Flexible optical fiber conduits which have opposite ends of component fibers identically geometrically patterned are used as image-transporting parts of various forms of industrial and medical endoscopes. These devices usually include objective lens means adjacent one end of the fiber optic conduit and eyepieces adjacent the opposite end of the conduit, the former functioning to form images to be transported and the latter functioning to facilitate the viewing of images transported by the conduit.

This invention relates to the manufacture of leached fiber optical conduit per se and, accordingly, its application or adaptability to various forms of endoscopes or other uses will not be discussed in detail. It is well-known, however, that requirements for flexible optical fiber conduit of exceptionally small diameter and fine fiber size can best be met with fiber leaching techniques, the manufacture of large diameter conduit not excepted.

Leached fiber optic conduit, whether of large or small diameter and large or small fiber size, is illustrated as fiber bundle 10 (FIG. 1). Fibers 12 of bundle 10 are tightly fused together or otherwise similarly joined at opposite ends 14 and 16, either of which may be used as the image-receiving end of the bundle. Portions of fibers 12 between the secured together opposite ends are free to flex individually and independently of one another.

Fiber bundle 10 is produced from preform 18 (FIG. 2) which comprises an orderly assembly of clad cylindrical elements 20 from which fibers 12 are produced and interstitial spacer rods 22 of acid-soluble material.

Elements 20, having high refractive index cores 24 and relatively low index claddings 26, are arranged concentrically about a central element 20a which provides preform 18 with an overall circular cross-sectional shape. Alternatively, elements 20 may be arranged in successive rows for producing a rectilinear preform 18.

While elements 20 and acid-soluble rods 22 may be of various cross-sectional sizes, it is presently preferred that rods 22 be of such size and viscosity at fiber drawing temperature as to prevent elements 20 from contacting each other while providing spaces 28 (FIG. 4) for escape of gases during drawing of the preform 18 (FIG. 3).

In the usual fashion of drawing multi-fiber bundles, preform 18 is zonally heated, e.g. with electrical heating coils 30, and pulled longitudinally to a reduced cross-sectional size corresponding to that desired of bundle 10. This may require plural drawing operations or a single-step operation. The drawing technique illustrated in FIG. 3 is applicable to either.

Considering FIG. 3 as representing a final drawing step, the drawn section 32 of preform 18 is cut to desired length L, provided with a coating 34 of wax or other acid-resistant material at each end and immersed in leaching solution 36 (FIG. 5) for removal of interstitial glasses of rods 22.

As illustrated in FIG. 4, fibers 12 formed by the FIG. 3 drawing operation are provided with an interstitial matrix 38 which maintains the initial cross-sectional geometry of preform 18 throughout the drawn section 32. Matrix 38 comprises the heated and drawn material of rods 22.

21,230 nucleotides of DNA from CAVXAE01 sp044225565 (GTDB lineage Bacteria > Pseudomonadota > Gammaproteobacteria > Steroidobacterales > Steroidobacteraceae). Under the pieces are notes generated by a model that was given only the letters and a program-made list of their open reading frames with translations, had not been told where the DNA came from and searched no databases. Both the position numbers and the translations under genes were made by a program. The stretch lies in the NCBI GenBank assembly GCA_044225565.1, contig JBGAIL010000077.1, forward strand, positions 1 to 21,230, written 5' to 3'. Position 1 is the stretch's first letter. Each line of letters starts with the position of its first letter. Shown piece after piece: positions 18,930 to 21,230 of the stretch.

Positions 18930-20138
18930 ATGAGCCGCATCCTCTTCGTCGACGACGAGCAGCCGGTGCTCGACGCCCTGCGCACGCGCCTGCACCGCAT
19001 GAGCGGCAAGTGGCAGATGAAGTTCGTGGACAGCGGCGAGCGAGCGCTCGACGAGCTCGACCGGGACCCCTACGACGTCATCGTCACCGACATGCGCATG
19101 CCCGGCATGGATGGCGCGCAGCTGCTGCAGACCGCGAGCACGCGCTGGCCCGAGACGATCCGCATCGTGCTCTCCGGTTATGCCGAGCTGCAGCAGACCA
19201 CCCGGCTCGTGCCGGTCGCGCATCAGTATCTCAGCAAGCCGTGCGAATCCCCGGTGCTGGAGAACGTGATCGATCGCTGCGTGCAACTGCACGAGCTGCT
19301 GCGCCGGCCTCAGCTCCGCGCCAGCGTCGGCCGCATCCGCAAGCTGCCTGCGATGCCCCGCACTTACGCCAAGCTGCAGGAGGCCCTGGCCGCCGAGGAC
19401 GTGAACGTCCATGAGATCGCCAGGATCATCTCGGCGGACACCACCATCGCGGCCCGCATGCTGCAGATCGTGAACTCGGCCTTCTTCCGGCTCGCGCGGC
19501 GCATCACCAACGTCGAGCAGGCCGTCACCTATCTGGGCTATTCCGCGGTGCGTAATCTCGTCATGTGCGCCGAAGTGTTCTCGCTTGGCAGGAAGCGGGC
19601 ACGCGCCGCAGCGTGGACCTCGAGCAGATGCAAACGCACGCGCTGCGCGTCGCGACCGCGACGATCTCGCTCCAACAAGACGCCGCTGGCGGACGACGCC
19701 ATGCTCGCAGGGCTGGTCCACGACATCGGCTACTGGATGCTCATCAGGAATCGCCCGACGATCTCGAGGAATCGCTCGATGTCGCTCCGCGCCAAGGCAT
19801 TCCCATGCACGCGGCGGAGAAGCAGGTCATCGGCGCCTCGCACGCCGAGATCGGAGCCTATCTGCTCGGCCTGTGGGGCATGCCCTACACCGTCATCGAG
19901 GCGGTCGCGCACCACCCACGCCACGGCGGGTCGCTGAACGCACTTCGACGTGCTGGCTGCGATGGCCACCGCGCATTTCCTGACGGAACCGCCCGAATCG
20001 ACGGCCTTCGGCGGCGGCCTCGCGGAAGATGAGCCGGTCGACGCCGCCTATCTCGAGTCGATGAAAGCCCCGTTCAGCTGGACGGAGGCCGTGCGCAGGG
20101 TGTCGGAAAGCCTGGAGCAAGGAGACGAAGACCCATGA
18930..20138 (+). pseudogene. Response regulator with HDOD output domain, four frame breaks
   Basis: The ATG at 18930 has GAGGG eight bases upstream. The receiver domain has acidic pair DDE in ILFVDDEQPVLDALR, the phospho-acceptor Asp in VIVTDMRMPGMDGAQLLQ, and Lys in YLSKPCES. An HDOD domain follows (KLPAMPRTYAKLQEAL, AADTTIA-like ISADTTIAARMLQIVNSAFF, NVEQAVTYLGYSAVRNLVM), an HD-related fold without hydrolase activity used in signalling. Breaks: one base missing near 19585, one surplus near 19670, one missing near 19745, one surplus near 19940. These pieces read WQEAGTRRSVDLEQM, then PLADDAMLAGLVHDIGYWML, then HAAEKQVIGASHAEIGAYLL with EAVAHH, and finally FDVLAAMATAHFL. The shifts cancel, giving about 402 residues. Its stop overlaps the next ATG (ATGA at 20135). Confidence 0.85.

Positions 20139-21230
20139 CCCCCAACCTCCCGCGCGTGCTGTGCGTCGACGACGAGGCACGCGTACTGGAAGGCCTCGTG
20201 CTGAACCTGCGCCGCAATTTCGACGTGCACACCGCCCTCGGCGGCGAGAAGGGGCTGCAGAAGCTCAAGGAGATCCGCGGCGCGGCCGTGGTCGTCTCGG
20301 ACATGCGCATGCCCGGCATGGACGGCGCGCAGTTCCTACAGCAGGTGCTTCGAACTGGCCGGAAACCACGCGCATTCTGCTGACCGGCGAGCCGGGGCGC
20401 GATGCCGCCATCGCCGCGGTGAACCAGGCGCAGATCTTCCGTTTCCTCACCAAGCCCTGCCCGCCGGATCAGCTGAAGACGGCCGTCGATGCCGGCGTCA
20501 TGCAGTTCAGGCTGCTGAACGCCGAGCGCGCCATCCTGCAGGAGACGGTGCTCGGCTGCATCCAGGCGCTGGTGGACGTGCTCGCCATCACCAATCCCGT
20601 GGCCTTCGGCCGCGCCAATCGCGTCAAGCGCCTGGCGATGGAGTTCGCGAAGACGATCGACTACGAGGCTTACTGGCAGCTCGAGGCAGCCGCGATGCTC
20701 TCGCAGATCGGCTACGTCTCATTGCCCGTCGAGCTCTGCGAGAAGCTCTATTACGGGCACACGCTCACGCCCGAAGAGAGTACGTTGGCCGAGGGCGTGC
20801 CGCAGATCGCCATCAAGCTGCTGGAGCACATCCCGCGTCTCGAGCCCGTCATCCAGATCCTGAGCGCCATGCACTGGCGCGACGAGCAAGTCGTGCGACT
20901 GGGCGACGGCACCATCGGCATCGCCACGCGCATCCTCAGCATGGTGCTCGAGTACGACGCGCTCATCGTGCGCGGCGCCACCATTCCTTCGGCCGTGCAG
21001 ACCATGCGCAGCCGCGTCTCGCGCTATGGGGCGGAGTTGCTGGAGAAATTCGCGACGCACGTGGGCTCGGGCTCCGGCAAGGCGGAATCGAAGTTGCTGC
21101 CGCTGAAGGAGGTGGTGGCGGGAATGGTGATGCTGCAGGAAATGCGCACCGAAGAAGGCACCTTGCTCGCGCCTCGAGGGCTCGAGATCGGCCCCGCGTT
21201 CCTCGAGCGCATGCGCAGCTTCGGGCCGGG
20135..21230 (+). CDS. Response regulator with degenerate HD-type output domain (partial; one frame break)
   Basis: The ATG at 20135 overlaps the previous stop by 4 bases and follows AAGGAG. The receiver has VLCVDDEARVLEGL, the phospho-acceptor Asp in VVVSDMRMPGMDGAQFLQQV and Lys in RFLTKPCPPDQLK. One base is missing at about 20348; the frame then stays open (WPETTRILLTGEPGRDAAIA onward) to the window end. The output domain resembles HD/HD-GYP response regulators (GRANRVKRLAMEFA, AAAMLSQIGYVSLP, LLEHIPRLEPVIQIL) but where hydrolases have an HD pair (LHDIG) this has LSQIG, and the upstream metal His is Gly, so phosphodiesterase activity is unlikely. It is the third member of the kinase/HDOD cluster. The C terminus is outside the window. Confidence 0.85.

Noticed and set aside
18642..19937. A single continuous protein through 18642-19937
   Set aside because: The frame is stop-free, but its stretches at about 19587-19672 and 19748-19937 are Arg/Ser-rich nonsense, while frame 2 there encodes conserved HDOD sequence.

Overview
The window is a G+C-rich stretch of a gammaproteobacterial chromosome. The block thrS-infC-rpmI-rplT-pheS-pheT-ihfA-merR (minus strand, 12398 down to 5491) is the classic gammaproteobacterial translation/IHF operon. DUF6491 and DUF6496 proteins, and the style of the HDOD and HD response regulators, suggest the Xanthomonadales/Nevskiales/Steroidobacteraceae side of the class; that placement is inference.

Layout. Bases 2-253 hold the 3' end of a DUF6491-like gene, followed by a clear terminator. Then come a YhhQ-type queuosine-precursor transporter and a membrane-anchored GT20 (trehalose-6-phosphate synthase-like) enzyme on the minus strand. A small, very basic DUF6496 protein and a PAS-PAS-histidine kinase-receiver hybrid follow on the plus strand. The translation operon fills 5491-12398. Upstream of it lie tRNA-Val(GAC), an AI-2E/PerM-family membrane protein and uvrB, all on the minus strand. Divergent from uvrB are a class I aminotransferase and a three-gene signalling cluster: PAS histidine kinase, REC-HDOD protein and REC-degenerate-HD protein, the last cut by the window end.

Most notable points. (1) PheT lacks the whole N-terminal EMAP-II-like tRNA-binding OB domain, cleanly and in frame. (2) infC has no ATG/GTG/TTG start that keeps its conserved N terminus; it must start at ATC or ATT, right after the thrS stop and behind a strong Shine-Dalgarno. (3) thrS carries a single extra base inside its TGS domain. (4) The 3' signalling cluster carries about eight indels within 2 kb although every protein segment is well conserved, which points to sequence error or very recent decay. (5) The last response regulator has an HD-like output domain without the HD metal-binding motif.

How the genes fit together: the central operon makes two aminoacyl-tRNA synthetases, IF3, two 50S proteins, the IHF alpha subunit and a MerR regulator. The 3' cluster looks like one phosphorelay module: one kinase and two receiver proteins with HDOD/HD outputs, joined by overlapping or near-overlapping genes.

Leaching as shown in FIGS. 5 and 6 frees fibers 12 for flexing of bundle 10 but with preservation of the geometrical patterning of opposite fiber ends.

These ends of bundle 10 may be compacted if desired, i.e. tightly juxtapositioned by treatment similar to that disclosed in U.S. Pat. No. 3,669,772.

Exemplary of glasses useful in the fabrication of core and cladding components of elements 20 from which fibers 12 are formed are flint and crown respectively. Indices of refraction commonly used for core and cladding are 1.75 and 1.52. It is, of course, well within the skill of the art to select other glasses and combinations of refractive indices. Core and cladding components of elements 20 may be either prefused or merely assembled and unfused in preform 18. In either case, their final fusion takes place during drawing into fibers 12.

Interstitial rod 22 materials may include metals, e.g. aluminum, but are preferably selected from high boron containing acid-soluble glasses. Borosilicate glasses mentioned in U.S. Pat. No. 3,004,368 are appropriate but silica-free acid-soluble glasses are preferred. A desirable composition is approximately 47% (by weight) boron trioxide; 45% (by weight) barium oxide; and 8% (by weight) lanthanum oxide. Suitable leaching solutions 36 for interstitial rod 22 materials are sodium hydroxide for aluminum and hydrochloric acid for the boron glasses. Leaching of the above exemplary composition may be readily accomplished in a solution of approximately 5% (by volume) hydrochloric acid maintained at approximately 65 C. Acid concentration and temperature thereof may be variously adjusted with ordinary skill in the art.

The invention has been described above by way of illustration and not limitation. Various modifications and substitutions may be made to suit particular requirements and it is intended that all modifications based on the above teachings are to be construed as coming within the scope of the following claims or the range of equivalency to which they are entitled.

Patent Citations
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US3004368 *Jun 10, 1958Oct 17, 1961American Optical CorpManufacture of fiber optical devices
US3624816 *Jan 28, 1970Nov 30, 1971American Optical CorpFlexible fiber optic conduit
US3653739 *Jul 2, 1970Apr 4, 1972American Optical CorpLeachable bundle of optical fibers
US3669772 *Jul 2, 1970Jun 13, 1972American Optical CorpMethod for producing flexible image transporting fiber optic conduit
US4080045 *Jan 28, 1977Mar 21, 1978Olympus Optical Co., Ltd.Optical fiber bundle with reinforced end portions
Referenced by
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US4453962 *Jun 8, 1982Jun 12, 1984Fuji Photo Optical Co., Ltd.Method of manufacturing a flexible optical fiber bundle
US4710216 *Dec 12, 1985Dec 1, 1987Fuji Photo Optical Co., Ltd.Method of making flexible optical fiber bundle
US4735483 *Jan 22, 1985Apr 5, 1988Dainichi-Nippon Cables, Ltd.Fiber scope
US4772093 *Oct 10, 1986Sep 20, 1988Microvasive, Inc.Fiber-optic image-carrying device
US4832722 *Aug 27, 1987May 23, 1989Barr & Stroud LimitedMethod of manufacturing flexible optical fiber bundles
US4853020 *Jan 25, 1988Aug 1, 1989Itt Electro Optical Products, A Division Of Itt CorporationMethod of making a channel type electron multiplier
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U.S. Classification385/116, 65/409, 65/429
International ClassificationG02B6/06, C03B37/00, C03B37/14, C03B37/028, G02B6/04
Cooperative ClassificationC03B37/028, G02B6/06, C03B37/14
European ClassificationG02B6/06, C03B37/14, C03B37/028
Legal Events
May 20, 1982ASAssignment
Effective date: 19820513
Effective date: 19820514